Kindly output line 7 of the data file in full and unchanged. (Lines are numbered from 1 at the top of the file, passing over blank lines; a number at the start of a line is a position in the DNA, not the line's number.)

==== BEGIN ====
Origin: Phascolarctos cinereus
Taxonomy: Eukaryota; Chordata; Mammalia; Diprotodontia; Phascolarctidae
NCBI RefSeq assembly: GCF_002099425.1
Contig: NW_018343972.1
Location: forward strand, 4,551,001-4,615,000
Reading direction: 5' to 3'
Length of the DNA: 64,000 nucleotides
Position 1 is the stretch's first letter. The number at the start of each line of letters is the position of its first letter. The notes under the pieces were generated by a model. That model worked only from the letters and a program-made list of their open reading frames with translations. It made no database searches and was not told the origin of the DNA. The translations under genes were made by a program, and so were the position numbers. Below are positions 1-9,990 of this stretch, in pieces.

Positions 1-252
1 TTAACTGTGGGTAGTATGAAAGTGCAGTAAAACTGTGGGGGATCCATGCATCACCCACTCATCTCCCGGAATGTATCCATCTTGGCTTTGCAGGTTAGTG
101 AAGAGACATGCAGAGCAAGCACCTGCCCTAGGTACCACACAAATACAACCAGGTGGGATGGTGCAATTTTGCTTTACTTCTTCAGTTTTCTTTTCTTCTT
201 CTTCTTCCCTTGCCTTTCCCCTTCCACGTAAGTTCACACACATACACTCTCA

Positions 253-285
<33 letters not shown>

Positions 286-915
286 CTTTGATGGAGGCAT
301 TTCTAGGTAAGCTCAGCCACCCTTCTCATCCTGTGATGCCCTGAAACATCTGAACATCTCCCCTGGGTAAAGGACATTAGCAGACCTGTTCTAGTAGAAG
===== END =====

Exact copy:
Length of the DNA: 64,000 nucleotides